In Experiencing Jazz: A Listener’s Companion, writer, teacher, and renowned jazz drummer Michael Stephans offers a much-needed survey in the art of listening to and enjoying this dynamic, ever-changing art form. More than mere entertainment, jazz provides a pleasurable and sometimes dizzying listening experience with an extensive range in structure and form, from the syncopated swing of big bands to the musical experimentalism of small combos.
Biography of one of the leading figures of Argentine tango, Carlos Gardel.
Les stéréotypes sur les fans sont encombrés de jugements négatifs : ils seraient victimes d’une pathologie des sociétés de masse. Bien loin des images héritées de Beatlemania, la rencontre avec les fans d’aujourd’hui fait découvrir un monde passionnant et sensible.
Now a byword for beauty, Verdi’s operas were far from universally acclaimed when they reached London in the second half of the nineteenth century. Why did some critics react so harshly? Who were they, and what biases and prejudices animated them? When did their antagonistic attitude change? And why did opera managers continue to produce Verdi’s works? Massimo Zicari’s Verdi in Victorian London reconstructs the reception of Verdi’s operas in London from 1844, when a first critical account was published in the pages of The Athenaeum, to 1901, when Verdi’s death received extensive tribute in The Musical Times.
How do keyboards make music playable? Drawing on theories of media, systems, and cultural techniques, Keys to Play spans Greek myth and contemporary Japanese digital games to chart a genealogy of musical play and its animation via improvisation, performance, and recreation. As a paradigmatic digital interface, the keyboard forms a field of play on which the book’s diverse objects of inquiry-from clavichords to PCs and eighteenth-century musical dice games to the latest rhythm-action titles-enter into analogical relations. Remapping the keyboard’s topography by way of Mozart and Super Mario, who head an expansive cast of historical and virtual actors, Keys to Play invites readers to unlock ludic dimensions of music that are at once old and new.
Carbon dioxide. This small book aims to open a door. It is an experiment in thinking about an object made extremely familiar to many people across the world in recent years through science, the news, governments, and public discourses. One of the first names given to carbon dioxide was spiritus silvestre or wild spirit, a moniker that has fallen out of favor. This experiment is a chance to hold what we think we know about this object in our hand and ponder our own knowledge for a while by looking at it in one particular historical context long after more modern names became familiar.
Radicalism and Music offers a convincing argument for music’s transformational impact on the radicalization, reinforcement, and motivational techniques of violent political activists. It makes a case for the careful examination of music’s roles in radical cultures, roles that have serious impacts, as evidenced by the actions of the Frankfurt Airport shooter Arid Uka, Sikh Temple murderer Wade Page, white supremacist Matthew Hale, and animal-rights activist Walter Bond, among others. Such cases bring up difficult questions about how those involved in radical groups can be stirred to feel or act under the influence of music.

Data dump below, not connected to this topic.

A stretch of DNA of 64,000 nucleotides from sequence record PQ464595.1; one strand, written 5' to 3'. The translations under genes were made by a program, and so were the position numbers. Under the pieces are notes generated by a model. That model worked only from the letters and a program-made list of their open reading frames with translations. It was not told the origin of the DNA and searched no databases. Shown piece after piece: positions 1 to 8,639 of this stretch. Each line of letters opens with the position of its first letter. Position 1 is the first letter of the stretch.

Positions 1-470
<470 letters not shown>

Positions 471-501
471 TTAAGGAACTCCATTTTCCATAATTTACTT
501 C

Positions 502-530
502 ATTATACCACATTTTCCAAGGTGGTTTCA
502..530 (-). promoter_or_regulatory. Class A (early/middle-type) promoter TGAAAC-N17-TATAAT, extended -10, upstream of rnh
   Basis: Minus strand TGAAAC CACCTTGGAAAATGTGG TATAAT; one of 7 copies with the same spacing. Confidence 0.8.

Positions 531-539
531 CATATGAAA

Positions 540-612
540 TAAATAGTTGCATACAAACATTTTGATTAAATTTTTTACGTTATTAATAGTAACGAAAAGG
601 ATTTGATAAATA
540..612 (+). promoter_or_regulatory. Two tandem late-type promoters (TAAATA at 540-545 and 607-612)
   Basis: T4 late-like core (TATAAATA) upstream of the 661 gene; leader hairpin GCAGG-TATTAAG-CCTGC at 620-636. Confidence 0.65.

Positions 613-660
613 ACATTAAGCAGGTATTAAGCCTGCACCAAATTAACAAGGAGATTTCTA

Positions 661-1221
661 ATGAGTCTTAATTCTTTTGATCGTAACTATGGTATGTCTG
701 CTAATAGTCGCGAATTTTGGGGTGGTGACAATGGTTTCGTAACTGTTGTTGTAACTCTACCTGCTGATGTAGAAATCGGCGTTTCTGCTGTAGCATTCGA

In the wars in Afghanistan and Iraq, recent technological developments in music listening enabled troops to carry with them vast amounts of music and easily acquire new music, for themselves and to share with their fellow troops as well as friends and loved ones far away. This ethnographic study examines U.S. troops’musical-listening habits during and after war, and the accompanying fear, domination, violence, isolation, pain, and loss that troops experienced.
From a Battle of the Bands contest in Teignmouth, to the first band ever to sell out the new Wembley Stadium, the story of Muse’s stratospheric rise is one of UK rock’s most fascinating and incendiary tales. As three unassuming kids from Devon plot a course to become the biggest British rock band on this or any other planet, they take in séances, aliens, conspiracy theories, jet-packs, hallucinogens, mind control, Martian horsemen, Berlioz, gigantic floating globes, on-stage satellites and some of the most powerful, bombastic and magnificent music of modern times.
Author, Nick Johnstone, unravels the all too short life and career of one of Britain’s most brilliant and troubled stars. Amy Amy Amy tracks Amy Winehouse’s erratic journey to fame from her North London Jewish family home, detailing her meteoric rise to stardom and the two albums that catapulted her to the top. Her well-publicised problems with alcohol and drugs, self-harm and personal relationships kept her in the headlines, always threatening to obscure her extraordinary musical gifts.